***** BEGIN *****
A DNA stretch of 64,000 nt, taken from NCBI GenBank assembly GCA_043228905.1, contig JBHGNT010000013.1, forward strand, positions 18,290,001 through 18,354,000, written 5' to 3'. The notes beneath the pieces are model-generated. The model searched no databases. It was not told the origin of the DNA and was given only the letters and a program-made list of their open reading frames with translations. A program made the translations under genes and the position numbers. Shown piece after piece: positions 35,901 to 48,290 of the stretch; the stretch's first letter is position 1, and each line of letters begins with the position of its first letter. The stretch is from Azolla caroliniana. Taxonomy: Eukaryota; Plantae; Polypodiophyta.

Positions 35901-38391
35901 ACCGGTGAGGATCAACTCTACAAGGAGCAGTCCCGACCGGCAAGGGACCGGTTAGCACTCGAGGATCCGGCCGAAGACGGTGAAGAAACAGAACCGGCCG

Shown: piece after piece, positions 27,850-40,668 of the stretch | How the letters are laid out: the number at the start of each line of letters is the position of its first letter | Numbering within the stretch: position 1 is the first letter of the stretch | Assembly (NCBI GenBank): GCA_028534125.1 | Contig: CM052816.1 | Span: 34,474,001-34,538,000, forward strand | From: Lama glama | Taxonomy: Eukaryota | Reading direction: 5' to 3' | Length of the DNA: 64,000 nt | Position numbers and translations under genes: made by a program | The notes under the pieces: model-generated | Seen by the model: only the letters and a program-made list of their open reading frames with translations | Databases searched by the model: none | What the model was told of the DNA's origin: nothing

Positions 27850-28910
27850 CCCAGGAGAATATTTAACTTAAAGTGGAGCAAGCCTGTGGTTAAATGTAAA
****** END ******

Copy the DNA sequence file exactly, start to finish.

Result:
A DNA stretch of 64,000 nt, taken from NCBI GenBank assembly GCA_043228905.1, contig JBHGNT010000013.1, forward strand, positions 18,290,001 through 18,354,000, written 5' to 3'. The notes beneath the pieces are model-generated. The model searched no databases. It was not told the origin of the DNA and was given only the letters and a program-made list of their open reading frames with translations. A program made the translations under genes and the position numbers. Shown piece after piece: positions 35,901 to 48,290 of the stretch; the stretch's first letter is position 1, and each line of letters begins with the position of its first letter. The stretch is from Azolla caroliniana. Taxonomy: Eukaryota; Plantae; Polypodiophyta.

Positions 35901-38391
35901 ACCGGTGAGGATCAACTCTACAAGGAGCAGTCCCGACCGGCAAGGGACCGGTTAGCACTCGAGGATCCGGCCGAAGACGGTGAAGAAACAGAACCGGCCG

Shown: piece after piece, positions 27,850-40,668 of the stretch | How the letters are laid out: the number at the start of each line of letters is the position of its first letter | Numbering within the stretch: position 1 is the first letter of the stretch | Assembly (NCBI GenBank): GCA_028534125.1 | Contig: CM052816.1 | Span: 34,474,001-34,538,000, forward strand | From: Lama glama | Taxonomy: Eukaryota | Reading direction: 5' to 3' | Length of the DNA: 64,000 nt | Position numbers and translations under genes: made by a program | The notes under the pieces: model-generated | Seen by the model: only the letters and a program-made list of their open reading frames with translations | Databases searched by the model: none | What the model was told of the DNA's origin: nothing

Positions 27850-28910
27850 CCCAGGAGAATATTTAACTTAAAGTGGAGCAAGCCTGTGGTTAAATGTAAA